I’ve been impressed of late with some of the offerings to come out of our favorite genre; filmmakers are wising up, in many cases looking for fear factor over body count, atmosphere over bloody exposition, and building suspense over jump scares. Now, don’t count me out just yet as a “bad” movie fan; I still enjoy blood, guts, and the occasional OH SHIT, popcorn-goes-flyin’ moment in fright films, but you all know as well as I do that certain aspects have been done to death (pardon the pun). Everywhere I turn, I hear people complaining about a film being “all gore and no scare” or “relies too much on the jumps”. As I’ve said before about horror films, it’s in your personal taste, and my tastes range from 1963’s The Haunting (no blood, no gore, no really seeing anything) to the much more recent Martyrs (the complete other end of the spectrum). However, I’m glad to see some modern films skipping the gag reflex and trying to tap that primal place in us that makes our skin crawl; films that are intelligent, and make us go beyond the typical practice of predicting which teen is gonna die in what order…
Oculus is a film that I think qualifies as one of these more cerebral (but just as scary) movies. The flick really surprised me; although I knew it was going to be something more in the vein of The Conjuring or Mama than The Orphan Killer or Saw, I didn’t expect it actually make me invest in it in such a thoughtful manner.
Tim is about to turn twenty-one years old, and he’s even more stoked than you’d expect. Y’see, Tim has made great progress at the mental facility he’s been at for the last eleven years, and he’s just been pronounced cured and is to be released on his big two-one. Waiting for him is his big sister Kaylie, two years older.
She’s wanting to help out her brother now that he’s a free, legally sane man, but first she wants him to fulfill a promise they made when they were children. It seems that when they were kids, their father murdered their mother, and only because Tim was able to get the gun and shoot his father did the siblings survive (hence his long stay in the mental hospital). However, that’s not how Kaylie remembers it: she recalls that the antique mirror that hung in her father’s office brought evil to their home, seduced their father, and caused all the tragedy in their lives. She’s used the last eleven years to painstakingly research the mirror and it’s dark past, and used her position as the fiancee of an auction house owner to obtain the tainted glass; now it hangs in their old home (back in the father’s old office, in fact). With high-tech video, alarm clocks, and a “kill switch” designed to ultimately destroy the mirror, she’s concoted a meticulous plan to first prove their father was under the mirror’s malicious influence and thus not culpable for his crime, and then to end the evil in the old glass forever. Having convinced himself while institutionalized that his “memories” of evil spirits were something he created to cover his childhood guilt, Tim sets about providing rational arguments to Kaylie’s convictions, desperately trying to get her to see that she needs the same kind of help he received to have a healthy and happy life. As the night goes on and brother and sister try to make sense of their memories and mental states, they find that there is some malignant force at work around them, and past and present rush forward on a irrevocable collision course…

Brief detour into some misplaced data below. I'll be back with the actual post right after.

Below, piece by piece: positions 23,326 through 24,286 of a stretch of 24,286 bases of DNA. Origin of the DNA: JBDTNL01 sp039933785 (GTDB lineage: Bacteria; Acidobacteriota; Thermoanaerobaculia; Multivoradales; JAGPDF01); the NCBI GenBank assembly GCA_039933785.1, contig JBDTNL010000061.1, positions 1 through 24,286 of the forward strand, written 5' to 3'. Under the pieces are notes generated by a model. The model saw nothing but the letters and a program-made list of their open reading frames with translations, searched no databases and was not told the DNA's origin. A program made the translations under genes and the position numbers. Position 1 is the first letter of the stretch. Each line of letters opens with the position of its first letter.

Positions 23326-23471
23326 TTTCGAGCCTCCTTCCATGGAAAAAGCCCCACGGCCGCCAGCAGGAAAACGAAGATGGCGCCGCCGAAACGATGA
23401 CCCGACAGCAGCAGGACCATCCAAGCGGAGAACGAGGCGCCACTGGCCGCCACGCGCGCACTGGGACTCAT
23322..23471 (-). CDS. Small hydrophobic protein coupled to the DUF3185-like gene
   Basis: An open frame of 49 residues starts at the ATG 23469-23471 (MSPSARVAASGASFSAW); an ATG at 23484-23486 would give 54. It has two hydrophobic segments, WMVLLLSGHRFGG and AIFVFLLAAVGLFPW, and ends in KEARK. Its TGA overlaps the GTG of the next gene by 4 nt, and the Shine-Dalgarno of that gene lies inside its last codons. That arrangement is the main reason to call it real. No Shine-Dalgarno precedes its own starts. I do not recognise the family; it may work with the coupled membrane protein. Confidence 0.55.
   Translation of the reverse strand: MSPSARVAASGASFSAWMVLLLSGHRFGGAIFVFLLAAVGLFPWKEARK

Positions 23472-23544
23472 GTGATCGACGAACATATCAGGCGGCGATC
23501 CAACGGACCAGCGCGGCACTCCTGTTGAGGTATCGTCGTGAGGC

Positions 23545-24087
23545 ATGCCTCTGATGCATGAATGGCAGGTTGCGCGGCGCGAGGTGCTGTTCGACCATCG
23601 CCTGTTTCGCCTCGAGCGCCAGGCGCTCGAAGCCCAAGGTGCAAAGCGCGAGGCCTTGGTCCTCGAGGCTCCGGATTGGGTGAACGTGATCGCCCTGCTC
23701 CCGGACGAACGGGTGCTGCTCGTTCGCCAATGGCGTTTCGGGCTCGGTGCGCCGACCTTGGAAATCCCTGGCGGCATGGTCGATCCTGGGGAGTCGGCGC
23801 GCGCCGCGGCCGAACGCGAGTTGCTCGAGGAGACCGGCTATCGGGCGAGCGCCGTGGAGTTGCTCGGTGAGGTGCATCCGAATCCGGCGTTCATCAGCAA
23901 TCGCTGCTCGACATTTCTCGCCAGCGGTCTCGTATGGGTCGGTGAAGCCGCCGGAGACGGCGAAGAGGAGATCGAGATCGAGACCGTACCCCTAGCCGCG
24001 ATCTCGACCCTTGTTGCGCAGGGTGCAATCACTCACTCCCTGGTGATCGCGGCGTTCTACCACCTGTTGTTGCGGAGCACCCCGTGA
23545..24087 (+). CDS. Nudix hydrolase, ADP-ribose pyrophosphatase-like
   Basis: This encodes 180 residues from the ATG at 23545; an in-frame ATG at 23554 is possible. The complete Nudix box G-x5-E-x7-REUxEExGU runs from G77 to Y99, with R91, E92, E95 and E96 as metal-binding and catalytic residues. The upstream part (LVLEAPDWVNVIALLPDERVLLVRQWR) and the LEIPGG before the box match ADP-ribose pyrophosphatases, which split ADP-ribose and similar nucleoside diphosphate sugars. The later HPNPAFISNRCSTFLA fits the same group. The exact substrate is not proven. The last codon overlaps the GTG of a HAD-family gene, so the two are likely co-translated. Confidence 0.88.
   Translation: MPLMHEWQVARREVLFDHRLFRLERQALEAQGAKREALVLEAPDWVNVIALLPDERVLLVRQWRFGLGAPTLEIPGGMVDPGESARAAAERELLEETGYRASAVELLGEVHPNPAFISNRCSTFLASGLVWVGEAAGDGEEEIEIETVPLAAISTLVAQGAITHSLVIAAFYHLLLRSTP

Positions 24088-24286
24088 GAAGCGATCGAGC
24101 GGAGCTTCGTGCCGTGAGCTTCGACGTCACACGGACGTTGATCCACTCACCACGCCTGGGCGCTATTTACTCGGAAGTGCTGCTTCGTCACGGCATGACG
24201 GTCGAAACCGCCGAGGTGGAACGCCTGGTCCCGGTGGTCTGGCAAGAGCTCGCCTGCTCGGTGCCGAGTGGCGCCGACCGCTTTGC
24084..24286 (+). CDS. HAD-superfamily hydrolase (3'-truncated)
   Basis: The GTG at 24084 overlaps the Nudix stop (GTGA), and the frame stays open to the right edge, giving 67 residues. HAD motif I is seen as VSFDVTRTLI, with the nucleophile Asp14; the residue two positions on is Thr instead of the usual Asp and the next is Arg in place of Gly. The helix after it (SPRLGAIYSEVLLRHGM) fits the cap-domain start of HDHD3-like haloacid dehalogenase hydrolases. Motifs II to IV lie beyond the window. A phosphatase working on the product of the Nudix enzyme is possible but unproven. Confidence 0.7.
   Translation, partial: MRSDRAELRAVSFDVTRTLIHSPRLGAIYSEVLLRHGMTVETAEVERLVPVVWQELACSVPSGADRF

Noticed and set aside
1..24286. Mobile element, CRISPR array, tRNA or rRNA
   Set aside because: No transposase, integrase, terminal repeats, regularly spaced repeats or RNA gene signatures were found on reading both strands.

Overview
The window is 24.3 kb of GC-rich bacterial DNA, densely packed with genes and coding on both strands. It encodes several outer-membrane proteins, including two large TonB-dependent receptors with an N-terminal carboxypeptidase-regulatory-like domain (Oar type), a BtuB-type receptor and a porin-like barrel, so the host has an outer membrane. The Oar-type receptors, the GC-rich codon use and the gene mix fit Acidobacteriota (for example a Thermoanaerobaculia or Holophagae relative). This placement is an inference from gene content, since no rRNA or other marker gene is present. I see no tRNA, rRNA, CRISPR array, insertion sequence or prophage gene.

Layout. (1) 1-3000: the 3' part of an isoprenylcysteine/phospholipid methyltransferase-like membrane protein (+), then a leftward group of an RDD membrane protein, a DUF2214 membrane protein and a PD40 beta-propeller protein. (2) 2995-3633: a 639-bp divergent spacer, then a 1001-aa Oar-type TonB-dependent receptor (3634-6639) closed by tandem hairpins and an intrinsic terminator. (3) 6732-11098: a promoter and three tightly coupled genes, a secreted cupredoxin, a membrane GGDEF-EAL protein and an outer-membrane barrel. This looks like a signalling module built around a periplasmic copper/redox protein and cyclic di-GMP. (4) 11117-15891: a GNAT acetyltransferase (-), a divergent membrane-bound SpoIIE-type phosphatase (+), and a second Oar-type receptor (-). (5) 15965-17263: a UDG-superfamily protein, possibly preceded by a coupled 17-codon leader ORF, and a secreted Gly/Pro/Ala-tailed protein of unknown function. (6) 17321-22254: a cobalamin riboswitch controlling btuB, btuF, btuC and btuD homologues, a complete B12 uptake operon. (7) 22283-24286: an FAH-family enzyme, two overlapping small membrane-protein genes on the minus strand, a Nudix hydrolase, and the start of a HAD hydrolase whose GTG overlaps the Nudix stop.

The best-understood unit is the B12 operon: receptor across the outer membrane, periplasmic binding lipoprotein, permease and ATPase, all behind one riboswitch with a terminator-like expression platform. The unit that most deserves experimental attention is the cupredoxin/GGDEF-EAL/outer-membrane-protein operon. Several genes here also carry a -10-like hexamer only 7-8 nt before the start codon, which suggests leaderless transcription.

Like I said above, this flick surprised me; it was well-written, cleverly directed, and smartly acted. Writer/director Mike Flanagan’s scripting and direction weave a very original and provocative narrative, building a palpable feeling of wrongness with chilling events and visceral turns; I won’t say there aren’t any jump scares, but they’re very minimal.
What really pulled me into the film was what I feel to be it’s primary genius; as the film moves along, we witness flashbacks to inform us of what happened to these people when they were kids. Moving near the climax, these flashbacks overlap with the present until it’s seeming that they’re occurring simultaneously; not since the original A Nightmare On Elm Street have I been so duped as to what is real, and what is memory…and I’m not sure there is a distinction. It almost seems to say that both paths, past and present, will end (and perhaps have always ended) in the same place; thought-provoking and well done.
As for the performances, Karen Gillan and Brenton Thwaites as the adult Kaylie and Tim were convincing with their passion in the roles, and the chemistry between them made belief in their family ties easy. Rory Cochrane (of CSI: Miami fame) and Katee Sackhoff (Battlestar Galactica, Haunting In Connecticut 2) round out the adult cast as the unfortunate mother and father of the kids, each respectively playing out slow burning madness and apeshit psychosis with enough rage to be fearsome, but also with enough emotion to be sympathetic. Finally, the children: Annalise Basso and Garrett Ryan, as the young Kaylie and Tim, practically steal the film. These two are very convincing as siblings and in their portrayal of kids gradually growing terrified of the people they love most in the world; I was quite impressed.
Overall, I found Oculus very satisfying; it was an enjoyable, unpredictible time spent in front of the screen, and a pretty original twist on the “haunted” genre. I understand a lot of people were unhappy with the ending, but I think I know where Flanagan’s intentions were headed with it, and can’t say that I disagree with him. As I always say, there’ll be those of you that don’t dig this one, but I’m of the impression that a lot of you will.
You’ll have to see it for yourselves to make up your own minds on those points, Fellow Fans, and I recommend that you see this one so you can do so!
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